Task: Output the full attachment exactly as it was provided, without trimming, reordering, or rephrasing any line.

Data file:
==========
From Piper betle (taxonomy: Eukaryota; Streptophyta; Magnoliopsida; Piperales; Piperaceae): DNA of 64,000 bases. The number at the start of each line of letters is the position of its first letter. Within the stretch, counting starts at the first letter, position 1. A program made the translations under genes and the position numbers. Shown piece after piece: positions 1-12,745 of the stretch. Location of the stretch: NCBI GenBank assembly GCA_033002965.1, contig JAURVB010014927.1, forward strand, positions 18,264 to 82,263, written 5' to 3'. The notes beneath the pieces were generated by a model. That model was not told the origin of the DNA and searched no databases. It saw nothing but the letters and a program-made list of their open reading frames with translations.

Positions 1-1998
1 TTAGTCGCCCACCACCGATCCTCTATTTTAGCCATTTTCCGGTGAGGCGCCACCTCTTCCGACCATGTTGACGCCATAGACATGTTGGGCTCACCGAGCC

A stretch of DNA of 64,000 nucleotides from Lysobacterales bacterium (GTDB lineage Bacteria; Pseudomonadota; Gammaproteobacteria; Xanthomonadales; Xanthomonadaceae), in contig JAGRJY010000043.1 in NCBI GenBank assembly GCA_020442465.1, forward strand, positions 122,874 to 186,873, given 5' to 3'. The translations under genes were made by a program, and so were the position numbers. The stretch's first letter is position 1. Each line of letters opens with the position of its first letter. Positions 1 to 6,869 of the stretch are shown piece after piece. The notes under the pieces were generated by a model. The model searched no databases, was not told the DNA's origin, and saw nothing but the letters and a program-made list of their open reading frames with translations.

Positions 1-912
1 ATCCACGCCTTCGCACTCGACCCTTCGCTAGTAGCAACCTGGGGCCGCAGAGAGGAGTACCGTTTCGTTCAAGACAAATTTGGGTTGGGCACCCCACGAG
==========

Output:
From Piper betle (taxonomy: Eukaryota; Streptophyta; Magnoliopsida; Piperales; Piperaceae): DNA of 64,000 bases. The number at the start of each line of letters is the position of its first letter. Within the stretch, counting starts at the first letter, position 1. A program made the translations under genes and the position numbers. Shown piece after piece: positions 1-12,745 of the stretch. Location of the stretch: NCBI GenBank assembly GCA_033002965.1, contig JAURVB010014927.1, forward strand, positions 18,264 to 82,263, written 5' to 3'. The notes beneath the pieces were generated by a model. That model was not told the origin of the DNA and searched no databases. It saw nothing but the letters and a program-made list of their open reading frames with translations.

Positions 1-1998
1 TTAGTCGCCCACCACCGATCCTCTATTTTAGCCATTTTCCGGTGAGGCGCCACCTCTTCCGACCATGTTGACGCCATAGACATGTTGGGCTCACCGAGCC

A stretch of DNA of 64,000 nucleotides from Lysobacterales bacterium (GTDB lineage Bacteria; Pseudomonadota; Gammaproteobacteria; Xanthomonadales; Xanthomonadaceae), in contig JAGRJY010000043.1 in NCBI GenBank assembly GCA_020442465.1, forward strand, positions 122,874 to 186,873, given 5' to 3'. The translations under genes were made by a program, and so were the position numbers. The stretch's first letter is position 1. Each line of letters opens with the position of its first letter. Positions 1 to 6,869 of the stretch are shown piece after piece. The notes under the pieces were generated by a model. The model searched no databases, was not told the DNA's origin, and saw nothing but the letters and a program-made list of their open reading frames with translations.

Positions 1-912
1 ATCCACGCCTTCGCACTCGACCCTTCGCTAGTAGCAACCTGGGGCCGCAGAGAGGAGTACCGTTTCGTTCAAGACAAATTTGGGTTGGGCACCCCACGAG